I do have the option of actively cooling my house using our ASHP, via the UFH and if I wanted by retrofitting a duct cooler into the MVHR system, although haven’t felt the need to do so yet. One plus point of the Mitsubishi Ecodan ASHP is that activating cooling is simple (changing a dip switch setting to enable the master controller).
All in all, I’m very happy with the way the house is performing in terms of retaining heat and providing a comfortable environment in both winter and summer.
The performance and running costs to date are certainly more than satisfactory.
Of particular value to us is having sufficient heating capacity to deal with spikes in heating demand (resulting from especially stormy weather) as and when needed, without having to resort to auxiliary heaters or peak rate top up, and the simplicity of use of the master control system. Whilst I could if I so wished set flow temperatures and heating curves, the onboard auto / adaptive program requires one user input – internal set temperature, and the controller works out the lowest temperature way of delivering it. Whilst I had a very good idea of what our heating curve should look like, using the auto / adaptive mode saved a lot of trial and error, and having monitored flow temperatures, have not seen them exceed 32C. For those not comfortable with developing their own programming or control systems, this is a very big plus.
Having looked at a variety of options, I concluded that an ASHP would be the most cost effective solution (even after taking into account the cost of replacing the outdoor unit after 10 years) to meeting our requirements, and 12 months on, I have absolutely no doubt that I selected the right system for our requirements.
Whilst I have no hesitation in recommending the ASHP system I have, it is important to recognise that low energy or passive type builds really do need to be modelled and individual requirements identified to determine what type of heating, cooling and DHW provision is required.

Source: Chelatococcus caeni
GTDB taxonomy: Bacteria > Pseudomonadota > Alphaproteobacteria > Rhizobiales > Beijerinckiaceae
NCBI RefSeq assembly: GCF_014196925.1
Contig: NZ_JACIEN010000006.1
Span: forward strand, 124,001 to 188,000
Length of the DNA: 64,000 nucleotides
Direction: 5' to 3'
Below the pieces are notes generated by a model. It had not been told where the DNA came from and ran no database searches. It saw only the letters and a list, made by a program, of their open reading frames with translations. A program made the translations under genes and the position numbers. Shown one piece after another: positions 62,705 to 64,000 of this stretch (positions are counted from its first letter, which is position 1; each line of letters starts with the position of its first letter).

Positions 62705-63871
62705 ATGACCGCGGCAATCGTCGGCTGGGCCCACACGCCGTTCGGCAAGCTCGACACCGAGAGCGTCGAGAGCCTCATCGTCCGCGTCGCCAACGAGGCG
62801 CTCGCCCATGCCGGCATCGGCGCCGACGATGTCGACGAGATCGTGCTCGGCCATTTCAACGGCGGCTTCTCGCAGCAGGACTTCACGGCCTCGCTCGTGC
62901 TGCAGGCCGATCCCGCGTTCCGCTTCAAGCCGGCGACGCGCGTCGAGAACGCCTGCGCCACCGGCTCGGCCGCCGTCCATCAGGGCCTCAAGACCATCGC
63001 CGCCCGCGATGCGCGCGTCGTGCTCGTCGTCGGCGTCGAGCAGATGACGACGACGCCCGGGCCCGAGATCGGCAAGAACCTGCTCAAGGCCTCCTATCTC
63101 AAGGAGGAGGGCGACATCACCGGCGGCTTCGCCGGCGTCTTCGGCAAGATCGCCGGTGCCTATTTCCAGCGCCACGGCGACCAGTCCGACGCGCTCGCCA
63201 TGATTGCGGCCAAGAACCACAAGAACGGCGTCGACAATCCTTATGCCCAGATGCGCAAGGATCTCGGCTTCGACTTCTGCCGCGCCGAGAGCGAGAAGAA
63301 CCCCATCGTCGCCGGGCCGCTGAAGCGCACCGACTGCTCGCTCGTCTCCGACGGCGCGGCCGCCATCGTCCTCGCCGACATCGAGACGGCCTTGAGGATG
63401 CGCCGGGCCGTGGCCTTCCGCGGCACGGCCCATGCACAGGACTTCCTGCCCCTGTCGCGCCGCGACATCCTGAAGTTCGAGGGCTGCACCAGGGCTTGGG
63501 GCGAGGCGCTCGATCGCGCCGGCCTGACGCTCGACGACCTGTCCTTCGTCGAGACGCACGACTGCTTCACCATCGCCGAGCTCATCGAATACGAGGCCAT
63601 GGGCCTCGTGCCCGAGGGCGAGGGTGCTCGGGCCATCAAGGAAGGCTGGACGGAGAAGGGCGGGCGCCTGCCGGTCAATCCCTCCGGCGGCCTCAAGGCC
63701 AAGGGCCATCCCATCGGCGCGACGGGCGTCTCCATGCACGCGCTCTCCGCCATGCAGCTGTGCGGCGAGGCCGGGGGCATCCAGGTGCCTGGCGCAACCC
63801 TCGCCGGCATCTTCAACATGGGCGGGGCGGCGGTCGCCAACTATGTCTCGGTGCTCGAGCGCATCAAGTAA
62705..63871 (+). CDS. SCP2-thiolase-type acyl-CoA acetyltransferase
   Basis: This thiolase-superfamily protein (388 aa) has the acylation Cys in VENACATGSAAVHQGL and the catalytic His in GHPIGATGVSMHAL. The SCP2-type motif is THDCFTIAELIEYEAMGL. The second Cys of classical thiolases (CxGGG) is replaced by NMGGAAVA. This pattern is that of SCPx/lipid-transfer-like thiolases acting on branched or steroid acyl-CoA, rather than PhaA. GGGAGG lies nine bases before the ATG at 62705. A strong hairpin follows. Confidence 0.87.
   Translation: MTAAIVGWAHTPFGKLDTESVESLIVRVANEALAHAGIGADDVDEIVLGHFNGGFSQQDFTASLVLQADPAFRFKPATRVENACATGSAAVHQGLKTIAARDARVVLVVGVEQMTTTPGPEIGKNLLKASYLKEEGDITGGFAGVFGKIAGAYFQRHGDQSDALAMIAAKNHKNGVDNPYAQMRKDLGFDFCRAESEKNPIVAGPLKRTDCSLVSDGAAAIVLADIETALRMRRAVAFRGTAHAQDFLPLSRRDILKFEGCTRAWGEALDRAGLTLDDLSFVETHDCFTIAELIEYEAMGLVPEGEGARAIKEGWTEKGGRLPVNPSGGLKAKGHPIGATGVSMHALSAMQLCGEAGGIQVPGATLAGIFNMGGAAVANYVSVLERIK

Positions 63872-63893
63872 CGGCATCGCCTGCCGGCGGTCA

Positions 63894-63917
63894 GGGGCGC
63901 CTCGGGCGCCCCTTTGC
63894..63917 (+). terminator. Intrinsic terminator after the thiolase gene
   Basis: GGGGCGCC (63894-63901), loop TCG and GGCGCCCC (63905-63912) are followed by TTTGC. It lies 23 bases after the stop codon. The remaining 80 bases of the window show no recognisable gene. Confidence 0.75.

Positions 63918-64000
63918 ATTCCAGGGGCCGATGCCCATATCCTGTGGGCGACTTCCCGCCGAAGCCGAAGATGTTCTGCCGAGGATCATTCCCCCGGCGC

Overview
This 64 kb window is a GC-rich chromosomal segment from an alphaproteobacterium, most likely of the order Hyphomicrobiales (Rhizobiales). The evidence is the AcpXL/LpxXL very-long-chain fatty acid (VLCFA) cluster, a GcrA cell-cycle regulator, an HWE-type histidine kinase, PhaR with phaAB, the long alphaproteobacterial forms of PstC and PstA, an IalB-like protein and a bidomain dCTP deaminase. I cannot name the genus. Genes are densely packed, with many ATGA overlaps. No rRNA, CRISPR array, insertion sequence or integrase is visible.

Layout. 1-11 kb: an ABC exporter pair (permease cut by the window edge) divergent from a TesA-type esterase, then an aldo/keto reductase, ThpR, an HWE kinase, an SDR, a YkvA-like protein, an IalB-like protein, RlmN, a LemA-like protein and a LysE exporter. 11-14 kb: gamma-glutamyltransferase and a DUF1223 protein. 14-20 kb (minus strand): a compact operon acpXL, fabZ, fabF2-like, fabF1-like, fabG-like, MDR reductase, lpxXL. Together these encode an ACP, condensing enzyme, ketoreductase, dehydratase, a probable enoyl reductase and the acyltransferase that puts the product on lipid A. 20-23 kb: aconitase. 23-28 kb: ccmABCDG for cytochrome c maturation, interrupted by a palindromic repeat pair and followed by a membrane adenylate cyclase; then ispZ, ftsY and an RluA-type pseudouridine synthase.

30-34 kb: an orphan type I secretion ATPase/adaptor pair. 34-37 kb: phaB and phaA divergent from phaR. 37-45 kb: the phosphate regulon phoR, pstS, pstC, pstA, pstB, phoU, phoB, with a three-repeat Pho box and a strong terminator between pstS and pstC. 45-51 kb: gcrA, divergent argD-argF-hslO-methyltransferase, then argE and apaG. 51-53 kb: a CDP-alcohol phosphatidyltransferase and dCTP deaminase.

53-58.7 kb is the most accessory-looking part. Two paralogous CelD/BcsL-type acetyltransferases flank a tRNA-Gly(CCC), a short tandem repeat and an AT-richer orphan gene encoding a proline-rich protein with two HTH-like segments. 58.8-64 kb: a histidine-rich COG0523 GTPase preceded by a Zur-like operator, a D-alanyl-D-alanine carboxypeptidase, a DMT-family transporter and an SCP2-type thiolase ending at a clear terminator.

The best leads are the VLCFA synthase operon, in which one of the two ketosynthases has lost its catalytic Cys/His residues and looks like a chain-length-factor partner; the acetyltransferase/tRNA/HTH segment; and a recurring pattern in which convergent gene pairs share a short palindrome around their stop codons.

After 11 days on the job we are now wind and water tight. Plumbers will be in tomorrow, roofer, brickie and electrician beginning of week, definitely moving along at a pace I’m happy with, lots of ordering went on this week to make sure we are ready for the onslaught next week and I may have news about the electricity soon but can’t say much just now, onwards and upwards ?quite an interesting roof in the middle only wish the budget would have run to oak here as it seems a shame to gyproc it all but it will still be an interesting shape
6 month update.
Started fitting ducting for the MVHR, my wall build is 3 layers, 140mm, 70mm and 50mm so the ducting fitted well (luck) within the walls. Just need to uncoil the 50m lengths and start dragging it through the build.
Then I added the final 50mm timber and insulation before I started the OSB. It took about 2 months to fit about 150 boards, the vapour barrier, double sided tape, airtight tape, it was quite a challenge especially the vaulted ceilings.
For the flat roof, fitted the Velux Rooflights then GRP, about 35sqm, 2 layers. Just need to be very organised and keep all tools and materials clean. I might put some Sedum on at a later date.
Had some windows and doors delivered and fitted. Kastrup and Internorm. The whole experience disappointing so far. Most of the Kastrup need replacing due to roller marks on glass. Fitting below average.
Finally the Tata SSR. Took me ages to set out but once the eaves and verge square it goes on well. 3 roofs to fit. Now half way through the second roof with 7 Velux which fitted well though very heavy, the soft wood frames very prone to damage if not protected. Working out how the EDW flashing kit works around the SSR takes a while, lots of measuring and cutting, creating upstands and folding but the end result is good.
About to move the Kwikstage round again. Body struggling though.
If anyone wants more detail do ask. Its all quite challenging but still satisfying.